Why can bigwigs not stick to their supposed area of expertise? In particular, why can't senior, highly paid economists stay out of politics and propaganda?
A whole flotilla of economists are now veering into territory that has nothing to do with economics, but without prefacing their books/articles/etc by saying "I am going to sound off on a topic which, while it may appear to be economics, really has nothing to do with the subject for which I received my Professorship/knighthood/barony".
I am talking about the new "science of happiness".
If I, or Joe Bloggs, wrote a book suggesting that the government's priorities ought to include the promotion of "happiness" as an objective measurable variable, it would be ignored. But when a highly respected economist writes it, this kind of nonsense is taken seriously.
The worst recent case is Richard Layard ("Lord Layard of Highgate") writing about Happiness: Lessons from a New Science. Well, it's not science, it's ideology. You can make the obvious point that GDP doesn't measure everything which people value, but beyond that it isn't really economics but politics. Especially if it is turned, as it is, into arguments about what the state ought to do to make things better.
One important thing GDP doesn't measure, of course, is degree of personal liberty. You can judge how ideologically slanted the work of Layard — and others of his ilk — is by the fact that they barely mention liberty, if at all.
The following extracts from Layard's book will give you a clue as to what it's really all about. I'm surprised this line hasn't yet been trotted out to attack City bonuses. I suppose it's still too cutting-edge.
A person who earns more may gain, but other people lose, because their relative income falls.The point here is that it's supposed to be relative wealth/poverty which makes people happy. Keeping up with the Joneses and all that. (Someone recently got the Nobel Prize for working that out, don't you know.) So if Smith gets richer, Jones — whose wealth stays the same — gets less happy. This turns, hey presto, into a justification for government intervention. (Here is one plank of the the alleged academic 'proof' that envy is justified, which I mentioned in my post last week on Peter Wilby.)
The person who earns more does not care that he is polluting other people in this way, so we must provide him with an automatic incentive to do so. Taxation provides exactly this incentive.In other words, to make everyone happier, we must increase taxes. Now isn't that just wonderful, children? (Layard's point here is that, by confiscating part of Smith's extra wealth, we increase Jones's happiness. So taxation is actually intrinsically desirable as a social instrument, even if the proceeds are frittered away on pointless state expenditure. Do keep up.)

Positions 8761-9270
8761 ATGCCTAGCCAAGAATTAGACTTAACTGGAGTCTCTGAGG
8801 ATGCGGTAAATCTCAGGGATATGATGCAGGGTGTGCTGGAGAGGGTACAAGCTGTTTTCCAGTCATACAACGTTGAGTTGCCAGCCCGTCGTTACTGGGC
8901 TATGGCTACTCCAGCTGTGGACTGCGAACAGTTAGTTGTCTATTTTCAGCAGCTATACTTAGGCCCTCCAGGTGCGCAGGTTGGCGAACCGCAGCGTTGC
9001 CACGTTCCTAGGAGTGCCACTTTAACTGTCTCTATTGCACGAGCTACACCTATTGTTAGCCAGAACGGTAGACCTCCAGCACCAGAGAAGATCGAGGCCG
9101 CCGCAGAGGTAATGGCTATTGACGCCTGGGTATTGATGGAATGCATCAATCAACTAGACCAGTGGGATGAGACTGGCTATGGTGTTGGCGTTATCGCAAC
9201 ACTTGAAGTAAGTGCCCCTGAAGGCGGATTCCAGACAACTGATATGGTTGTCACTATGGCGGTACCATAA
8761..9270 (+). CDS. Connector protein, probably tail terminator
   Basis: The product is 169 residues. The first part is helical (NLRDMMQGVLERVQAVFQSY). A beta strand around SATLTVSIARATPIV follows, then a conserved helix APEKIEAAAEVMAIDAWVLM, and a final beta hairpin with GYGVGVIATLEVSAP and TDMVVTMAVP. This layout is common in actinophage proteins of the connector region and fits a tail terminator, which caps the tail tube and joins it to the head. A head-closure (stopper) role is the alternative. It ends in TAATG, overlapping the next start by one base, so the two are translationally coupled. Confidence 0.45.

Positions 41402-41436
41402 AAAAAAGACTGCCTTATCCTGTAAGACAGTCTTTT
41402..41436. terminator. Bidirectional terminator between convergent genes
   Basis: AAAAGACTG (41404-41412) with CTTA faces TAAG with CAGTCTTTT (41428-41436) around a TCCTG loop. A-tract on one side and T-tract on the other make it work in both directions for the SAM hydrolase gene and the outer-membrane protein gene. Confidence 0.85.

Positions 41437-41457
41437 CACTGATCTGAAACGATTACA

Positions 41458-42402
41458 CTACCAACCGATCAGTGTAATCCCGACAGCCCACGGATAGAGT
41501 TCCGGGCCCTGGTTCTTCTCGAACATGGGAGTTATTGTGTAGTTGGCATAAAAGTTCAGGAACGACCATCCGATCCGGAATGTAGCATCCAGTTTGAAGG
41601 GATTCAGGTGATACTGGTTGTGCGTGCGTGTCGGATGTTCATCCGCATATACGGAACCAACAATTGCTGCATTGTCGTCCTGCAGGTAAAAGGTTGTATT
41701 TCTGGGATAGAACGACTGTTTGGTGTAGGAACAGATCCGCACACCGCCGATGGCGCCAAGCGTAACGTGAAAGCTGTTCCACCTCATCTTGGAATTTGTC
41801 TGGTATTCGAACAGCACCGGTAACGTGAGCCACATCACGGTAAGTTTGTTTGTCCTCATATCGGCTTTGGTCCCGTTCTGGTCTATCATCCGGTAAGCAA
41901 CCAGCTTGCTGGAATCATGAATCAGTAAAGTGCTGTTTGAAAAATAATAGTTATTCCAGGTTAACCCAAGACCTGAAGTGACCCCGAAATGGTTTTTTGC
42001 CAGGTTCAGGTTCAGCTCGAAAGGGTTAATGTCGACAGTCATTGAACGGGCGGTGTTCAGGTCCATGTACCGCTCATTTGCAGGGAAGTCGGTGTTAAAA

Note the tendentious use of the word 'pollute', based on the theory that an increase in an individual's income can (given the aforementioned claim that happiness is a function of relative wealth) be regarded as an externality. That's right, those City boys are polluters — one more excuse for hating them, this time in the name of the environment.
A healthy note of scepticism about this whole new trendy "happiness-is-a-science" nonsense is injected by Yasmin Alibhai-Brown (of whom I'm not usually a fan) in Monday's Independent. She notes that
we now have a heap of devoted civil servants working to increase the nation's quotient of happiness. The Whitehall Well-being Working Group (W3G) is seeking innovative ways to make citizens of these isles feel less grumpy and more cheerful.Well, it's lucky we have highly trained and eminent economics professors to tell us these useful things. And now that these esoteric facts have been professionally ascertained, we shall no doubt soon be on the receiving end of some wonderful new legislation and/or tax-funded government initiatives, to ensure that we really do increase our happiness levels, as is good for us — whether we want to or not.
A report written for this jovial W3G by Paul Dolan, professor of economics at Imperial College, who aims to quantify a reliable unit of joy, has come up with a list of what makes us light up. Long marriages and lots of sex, apparently; walks, gardening, and gossiping over your fence with a friendly neighbour. Oh, and divorce and grey rain make us sad.
Picture of Michael Stipe (top) courtesy Warner Bros.